To a crowd of hopeful new graduates, she offered insightful advice: “Do not rob the world of your gifts by keeping them to yourself. Always remember that having talent and an education doesn’t place you above the world, it makes you responsible for it.”
Brown decided to attend law school while she was a city council aide for Mayor G.T Bynum, who at the time, served as a city councilor for Tulsa’s ninth district. “I very deliberately decided to go to law school, and knew I wanted to be at The University of Tulsa,” Brown said. “The primary reason for choosing TU was because I wanted to invest in this community.”
Her law degree has allowed her to connect with many different Tulsans over the past year, from celebrating corporate anniversaries to tapping the first keg at Tulsa’s Oktoberfest. “One of the most meaningful moments was getting to address our newest Tulsa police officers at their academy graduation,” she explained. “It is inspiring to hear them recite their oath of office in unison, swearing to protect the rights, lives and property of others with their lives if need be. That is the pinnacle of public service.”
Before her time with the city council, Brown served as an aide for former Mayor Kathy Taylor. Bynum was elected mayor in 2016, and Brown was named his deputy chief of staff when he took office. She was appointed deputy mayor in January 2019. Brown’s responsibilities as deputy mayor include overseeing the city’s administrative and public safety support divisions, serving on the pension board, and playing a key role in behavioral health and criminal justice issues on behalf of Mayor G.T. Bynum.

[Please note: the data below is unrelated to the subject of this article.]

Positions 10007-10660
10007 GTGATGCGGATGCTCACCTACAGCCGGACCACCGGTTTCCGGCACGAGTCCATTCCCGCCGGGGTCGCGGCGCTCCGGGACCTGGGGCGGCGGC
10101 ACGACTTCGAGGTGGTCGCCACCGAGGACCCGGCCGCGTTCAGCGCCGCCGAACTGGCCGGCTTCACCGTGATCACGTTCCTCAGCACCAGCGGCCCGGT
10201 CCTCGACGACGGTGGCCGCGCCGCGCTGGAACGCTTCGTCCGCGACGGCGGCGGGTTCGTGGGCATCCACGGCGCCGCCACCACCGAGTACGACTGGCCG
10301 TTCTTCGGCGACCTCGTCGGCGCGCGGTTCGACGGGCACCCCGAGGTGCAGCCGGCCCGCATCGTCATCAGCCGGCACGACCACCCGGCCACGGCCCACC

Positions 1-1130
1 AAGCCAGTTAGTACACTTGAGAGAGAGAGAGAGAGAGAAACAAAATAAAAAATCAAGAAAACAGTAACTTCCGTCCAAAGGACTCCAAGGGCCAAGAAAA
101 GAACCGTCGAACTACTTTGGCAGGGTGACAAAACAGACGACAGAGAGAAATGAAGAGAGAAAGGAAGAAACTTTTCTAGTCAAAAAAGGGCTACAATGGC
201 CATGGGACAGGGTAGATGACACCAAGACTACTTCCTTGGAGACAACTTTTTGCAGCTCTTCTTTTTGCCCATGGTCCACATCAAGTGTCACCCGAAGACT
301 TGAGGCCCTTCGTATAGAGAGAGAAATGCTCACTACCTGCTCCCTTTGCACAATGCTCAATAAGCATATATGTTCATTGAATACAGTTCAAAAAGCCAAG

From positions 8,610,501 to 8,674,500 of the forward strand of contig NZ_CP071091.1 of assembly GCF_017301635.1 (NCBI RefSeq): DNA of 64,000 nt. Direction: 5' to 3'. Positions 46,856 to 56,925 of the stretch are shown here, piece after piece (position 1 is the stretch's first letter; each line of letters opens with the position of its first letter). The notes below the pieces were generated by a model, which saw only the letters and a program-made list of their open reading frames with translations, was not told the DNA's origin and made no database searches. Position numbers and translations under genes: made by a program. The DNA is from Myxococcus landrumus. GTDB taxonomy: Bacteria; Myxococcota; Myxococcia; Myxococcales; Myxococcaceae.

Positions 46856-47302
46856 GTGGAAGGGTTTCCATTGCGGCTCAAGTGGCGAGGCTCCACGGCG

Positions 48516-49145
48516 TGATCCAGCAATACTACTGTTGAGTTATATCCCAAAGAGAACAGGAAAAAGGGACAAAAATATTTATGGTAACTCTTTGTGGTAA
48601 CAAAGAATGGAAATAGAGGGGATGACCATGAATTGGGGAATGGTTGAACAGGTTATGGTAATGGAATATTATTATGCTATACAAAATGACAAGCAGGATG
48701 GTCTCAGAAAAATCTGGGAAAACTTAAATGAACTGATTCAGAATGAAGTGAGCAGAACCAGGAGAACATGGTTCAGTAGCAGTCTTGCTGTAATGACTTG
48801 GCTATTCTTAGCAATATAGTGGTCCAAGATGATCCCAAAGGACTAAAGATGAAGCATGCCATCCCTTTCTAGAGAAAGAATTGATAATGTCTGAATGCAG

She is also coordinating the physical investigation aspects of the 1921 Tulsa Race Massacre graves search. “This has made a tremendous impact on me personally. My ancestors lived in Tulsa in 1921, and I grew up hearing about the injustices of the massacre through my family’s oral history,” Brown said.
In December, the City of Tulsa unveiled the results of the first phase of geophysical work. “As we announced the locations of two potential grave sites, I deeply felt the moral weight of our work. There is still much to be done, but it’s an honor to engage with our team of experts and the community as we seek the truth,” she stated.
Living on Tulsa Time
Brown’s Hurricane spirit shines as she describes her admiration as an alumna: “Tulsa and TU are special. It comes down to relationships — you really get to know your professors, you get to know your classmates — you’re invested in one another’s shared success.”
Above all, Brown explained her time at TU taught her to continually seek to understand different perspectives and complex issues. “My work as deputy mayor is incredibly varied, ranging from budgeting to community policing, and there are so many things I do not know,” she continued. “I am constantly working with different teams to determine the best path forward for our organization and our city. I know I’m bringing my best to my current role because TU helped me develop the skills to think critically, communicate clearly and participate in community.”
Women supporting women
Brown highlights the current evolution in Tulsa where women are striving and thriving in the workplace, from leading corporations and nonprofits to helping run the city. “I have always admired former Mayor [Kathy] Taylor because she has always given other women a hand up,” Brown said. Taylor was elected the 38th mayor of Tulsa in 2006. She was the city’s second female mayor after Susan Savage. “Kathy has done, and continues to do, incredible things through the Lobeck Taylor Family Foundation, Impact Tulsa and Mother Road Market,” Brown said. “She’s really changing the opportunities for women to lead in Tulsa.”
TU Law received a financial gift from Bill Lobeck and Kathy Taylor to establish the Lobeck Taylor Community Advocacy Clinic. The clinic supports vulnerable women and their families, with TU law students providing free legal services.